THE KLEZMORIM > Bongo > Left Coast Origins > Eureka! 

Lev Liberman at the Renaissance Faire, Novato, California, 1974.

In 1971 I had a Eureka! moment where it all came together:

If this sounds a bit like Sherlock Holmes crying, "Aha! The fatal dose of poison was administered by a left-handed ape disguised as an Albanian unicyclist!" ...What can I tell ya? I sussed the evidence and tracked the beast.

Hypothesizing klezmer music's existence wasn't enough, however — I needed hard evidence in the form of old-time recordings. For the next several years I chased wild geese as helpful music lovers steered me completely wrong. Klezmer was absolutely off everybody's radar screen: beneath notice, remote, scary, a skeleton in the collective closet.

In 1974, while busking as a medieval/Balkan flutist at the Northern California Renaissance Faire, I attended a bacchanalian midnight after-party where Patty Farber performed her notorious Goat Dance, the single most salacious tail-twitch in the history of the world. Then Pitu Guli — a Bulgarian-themed UCLA Balkan supergroup featuring Stu Brotman, Stewart Mennin, Miamon Miller, David Shochat, and Ed Leddel — played Yiddish and Serbian tunes on sax, clarinet, trumpet, tuba, drums... and I was utterly enchanted as the music I'd been trying to wrap my brain around since 1971 seemed to emerge from the murk... a hidden treasure that, maybe, had been in my back yard the whole time.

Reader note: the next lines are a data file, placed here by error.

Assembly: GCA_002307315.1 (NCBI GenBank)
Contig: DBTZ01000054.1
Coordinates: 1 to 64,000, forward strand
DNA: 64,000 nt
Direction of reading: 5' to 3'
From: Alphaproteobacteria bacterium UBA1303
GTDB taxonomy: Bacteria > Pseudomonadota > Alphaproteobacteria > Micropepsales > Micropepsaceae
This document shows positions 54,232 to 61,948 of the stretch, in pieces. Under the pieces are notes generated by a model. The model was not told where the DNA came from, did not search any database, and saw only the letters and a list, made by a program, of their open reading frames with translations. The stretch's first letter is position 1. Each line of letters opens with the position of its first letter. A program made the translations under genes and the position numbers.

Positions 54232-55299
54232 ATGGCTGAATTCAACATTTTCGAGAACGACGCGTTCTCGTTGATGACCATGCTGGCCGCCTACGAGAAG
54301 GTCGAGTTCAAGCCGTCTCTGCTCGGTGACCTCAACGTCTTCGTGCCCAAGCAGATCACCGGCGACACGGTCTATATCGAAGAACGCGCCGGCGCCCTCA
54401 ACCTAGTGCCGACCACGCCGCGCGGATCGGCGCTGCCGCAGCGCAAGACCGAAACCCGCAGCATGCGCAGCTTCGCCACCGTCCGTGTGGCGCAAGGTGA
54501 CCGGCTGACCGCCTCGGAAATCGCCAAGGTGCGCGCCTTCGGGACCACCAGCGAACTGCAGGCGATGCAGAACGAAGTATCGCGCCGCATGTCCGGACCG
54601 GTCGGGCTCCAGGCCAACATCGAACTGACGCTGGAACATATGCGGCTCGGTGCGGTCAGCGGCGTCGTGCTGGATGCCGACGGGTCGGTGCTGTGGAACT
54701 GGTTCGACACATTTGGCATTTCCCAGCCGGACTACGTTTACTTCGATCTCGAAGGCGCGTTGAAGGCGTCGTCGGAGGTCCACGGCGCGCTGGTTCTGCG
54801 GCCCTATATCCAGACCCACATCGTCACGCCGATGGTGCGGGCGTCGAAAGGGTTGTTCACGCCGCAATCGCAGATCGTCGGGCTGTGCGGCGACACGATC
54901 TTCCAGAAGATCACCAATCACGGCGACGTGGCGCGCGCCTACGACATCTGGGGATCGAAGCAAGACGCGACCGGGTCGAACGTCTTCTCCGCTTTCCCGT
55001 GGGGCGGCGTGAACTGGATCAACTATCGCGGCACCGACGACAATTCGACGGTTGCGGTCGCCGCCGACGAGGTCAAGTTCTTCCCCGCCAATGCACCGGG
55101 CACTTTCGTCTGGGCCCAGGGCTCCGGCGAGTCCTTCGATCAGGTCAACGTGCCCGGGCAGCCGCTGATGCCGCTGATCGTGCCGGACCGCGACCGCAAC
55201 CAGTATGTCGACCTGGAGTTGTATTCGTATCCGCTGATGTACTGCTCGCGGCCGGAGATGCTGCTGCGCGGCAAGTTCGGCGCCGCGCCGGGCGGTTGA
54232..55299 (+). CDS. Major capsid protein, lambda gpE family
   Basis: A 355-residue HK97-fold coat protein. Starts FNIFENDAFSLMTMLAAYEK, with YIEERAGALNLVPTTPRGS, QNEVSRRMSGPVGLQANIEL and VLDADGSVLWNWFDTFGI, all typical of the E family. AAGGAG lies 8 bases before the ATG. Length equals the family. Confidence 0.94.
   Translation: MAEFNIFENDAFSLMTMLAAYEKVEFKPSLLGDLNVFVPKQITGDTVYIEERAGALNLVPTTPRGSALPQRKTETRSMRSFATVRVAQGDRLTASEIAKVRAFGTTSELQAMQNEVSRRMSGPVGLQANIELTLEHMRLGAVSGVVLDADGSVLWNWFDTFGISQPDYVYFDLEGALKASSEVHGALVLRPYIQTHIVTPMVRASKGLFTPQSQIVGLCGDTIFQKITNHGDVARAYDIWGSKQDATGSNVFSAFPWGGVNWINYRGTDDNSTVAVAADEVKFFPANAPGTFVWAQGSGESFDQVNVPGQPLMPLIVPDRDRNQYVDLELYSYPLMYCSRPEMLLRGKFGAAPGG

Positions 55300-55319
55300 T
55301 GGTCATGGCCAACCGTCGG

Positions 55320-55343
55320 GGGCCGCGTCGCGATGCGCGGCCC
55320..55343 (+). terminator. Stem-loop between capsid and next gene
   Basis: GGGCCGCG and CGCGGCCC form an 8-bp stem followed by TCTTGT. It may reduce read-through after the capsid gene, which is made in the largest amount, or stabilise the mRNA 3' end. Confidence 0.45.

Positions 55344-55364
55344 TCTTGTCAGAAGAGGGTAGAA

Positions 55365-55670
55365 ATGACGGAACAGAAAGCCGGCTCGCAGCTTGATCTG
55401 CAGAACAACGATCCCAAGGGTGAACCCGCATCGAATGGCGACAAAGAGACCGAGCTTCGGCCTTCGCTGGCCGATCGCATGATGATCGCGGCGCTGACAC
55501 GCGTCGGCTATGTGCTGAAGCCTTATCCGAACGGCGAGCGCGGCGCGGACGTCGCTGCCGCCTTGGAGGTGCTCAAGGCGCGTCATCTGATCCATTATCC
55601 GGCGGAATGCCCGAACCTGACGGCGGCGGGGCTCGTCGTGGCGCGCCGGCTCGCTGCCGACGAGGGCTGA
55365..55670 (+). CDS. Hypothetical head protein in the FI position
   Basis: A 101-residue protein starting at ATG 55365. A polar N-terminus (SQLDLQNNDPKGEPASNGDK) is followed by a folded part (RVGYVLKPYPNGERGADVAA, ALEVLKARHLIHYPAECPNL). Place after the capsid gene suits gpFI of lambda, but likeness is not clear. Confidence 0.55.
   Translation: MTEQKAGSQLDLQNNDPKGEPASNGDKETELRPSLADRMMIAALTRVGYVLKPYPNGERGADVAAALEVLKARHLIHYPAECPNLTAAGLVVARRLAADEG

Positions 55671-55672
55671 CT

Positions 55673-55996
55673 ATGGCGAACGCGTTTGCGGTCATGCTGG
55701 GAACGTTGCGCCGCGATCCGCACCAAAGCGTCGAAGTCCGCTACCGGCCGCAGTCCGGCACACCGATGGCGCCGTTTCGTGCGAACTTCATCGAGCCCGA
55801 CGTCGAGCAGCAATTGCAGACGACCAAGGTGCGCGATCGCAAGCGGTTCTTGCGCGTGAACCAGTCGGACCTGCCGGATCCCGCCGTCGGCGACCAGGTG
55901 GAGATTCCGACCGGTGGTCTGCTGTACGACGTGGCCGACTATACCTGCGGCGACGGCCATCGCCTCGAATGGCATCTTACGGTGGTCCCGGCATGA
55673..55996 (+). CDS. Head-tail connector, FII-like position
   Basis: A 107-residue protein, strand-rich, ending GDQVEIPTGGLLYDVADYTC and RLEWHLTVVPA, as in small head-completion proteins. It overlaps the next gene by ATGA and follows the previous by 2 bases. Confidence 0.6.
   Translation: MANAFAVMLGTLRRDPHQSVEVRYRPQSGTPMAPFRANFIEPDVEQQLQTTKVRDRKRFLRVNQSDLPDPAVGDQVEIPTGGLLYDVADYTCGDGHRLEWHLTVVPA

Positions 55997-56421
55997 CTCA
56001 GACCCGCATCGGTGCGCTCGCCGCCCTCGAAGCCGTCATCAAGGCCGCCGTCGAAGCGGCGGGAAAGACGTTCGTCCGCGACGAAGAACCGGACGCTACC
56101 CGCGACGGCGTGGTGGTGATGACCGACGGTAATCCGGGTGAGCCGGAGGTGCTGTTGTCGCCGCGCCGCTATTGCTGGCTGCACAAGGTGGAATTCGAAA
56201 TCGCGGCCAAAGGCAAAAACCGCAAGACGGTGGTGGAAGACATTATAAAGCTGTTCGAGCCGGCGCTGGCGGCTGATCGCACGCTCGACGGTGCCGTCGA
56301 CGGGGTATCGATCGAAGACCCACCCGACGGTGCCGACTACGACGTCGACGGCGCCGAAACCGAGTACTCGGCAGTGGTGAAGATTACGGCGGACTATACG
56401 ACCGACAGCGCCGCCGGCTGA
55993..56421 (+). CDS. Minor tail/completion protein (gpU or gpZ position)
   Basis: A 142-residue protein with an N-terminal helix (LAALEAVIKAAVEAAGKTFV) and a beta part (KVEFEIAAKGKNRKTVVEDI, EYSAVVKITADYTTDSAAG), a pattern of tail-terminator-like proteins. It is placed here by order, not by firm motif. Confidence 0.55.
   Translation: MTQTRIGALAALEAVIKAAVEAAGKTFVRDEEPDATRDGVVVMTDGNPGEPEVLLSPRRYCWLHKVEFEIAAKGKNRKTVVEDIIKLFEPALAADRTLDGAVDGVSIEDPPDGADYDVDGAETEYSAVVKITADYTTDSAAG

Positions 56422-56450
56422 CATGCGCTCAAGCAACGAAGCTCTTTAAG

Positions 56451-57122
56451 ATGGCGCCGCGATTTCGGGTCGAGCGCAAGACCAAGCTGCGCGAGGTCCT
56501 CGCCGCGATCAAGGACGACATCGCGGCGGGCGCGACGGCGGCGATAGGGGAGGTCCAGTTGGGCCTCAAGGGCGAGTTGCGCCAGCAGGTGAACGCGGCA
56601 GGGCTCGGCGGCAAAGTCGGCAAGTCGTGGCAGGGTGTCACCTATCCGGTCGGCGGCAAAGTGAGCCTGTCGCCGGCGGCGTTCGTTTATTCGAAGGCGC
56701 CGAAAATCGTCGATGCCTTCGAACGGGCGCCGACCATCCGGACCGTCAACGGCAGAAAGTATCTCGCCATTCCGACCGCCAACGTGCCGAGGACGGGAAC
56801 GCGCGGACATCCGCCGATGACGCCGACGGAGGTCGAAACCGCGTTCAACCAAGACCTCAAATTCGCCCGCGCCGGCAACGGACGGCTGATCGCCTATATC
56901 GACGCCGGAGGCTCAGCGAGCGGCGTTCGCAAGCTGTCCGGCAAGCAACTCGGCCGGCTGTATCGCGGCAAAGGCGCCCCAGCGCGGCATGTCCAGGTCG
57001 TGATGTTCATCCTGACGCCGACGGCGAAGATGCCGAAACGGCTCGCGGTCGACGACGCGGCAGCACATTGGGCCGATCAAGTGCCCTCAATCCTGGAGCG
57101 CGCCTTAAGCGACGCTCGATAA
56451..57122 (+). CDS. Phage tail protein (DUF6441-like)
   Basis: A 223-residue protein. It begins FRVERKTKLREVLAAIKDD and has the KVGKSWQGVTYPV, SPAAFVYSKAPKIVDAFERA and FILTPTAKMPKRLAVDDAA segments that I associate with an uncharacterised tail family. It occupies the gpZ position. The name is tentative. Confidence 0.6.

(Trace the history of the klezmer revival and you'll find that all roads lead back, indirectly, to UCLA Ethnomusicology Department alumni in influential Southern California Balkan/Yiddish bands like Pitu Guli, The Chutzpah Orchestra, AMAN, NAMA, and Ellis Island. In addition to the marvelous musicians mentioned above, inspiration also came from UCLA ethnoids Mark Levy and Ron Holmes, as well as intermittently-bicoastal Yiddish music mavens Mark Simos and Michael Alpert.)

Finally in 1975 I rescued a boxful of rare 1920s klezmer platters from storage at the Judah Magnes Museum in Berkeley, California. Museum librarian Barbara Pomerantz helped me locate them, then convinced me to stick 'em on an ancient turntable. (They looked so fragile, I was afraid they'd fall apart like old bones.) And the second I heard the stuff — yeah, this was it. Exactly as I had imagined, but vastly better. Soon David Skuse and I started transcribing klezmer tunes from these old discs, and the rest is history...

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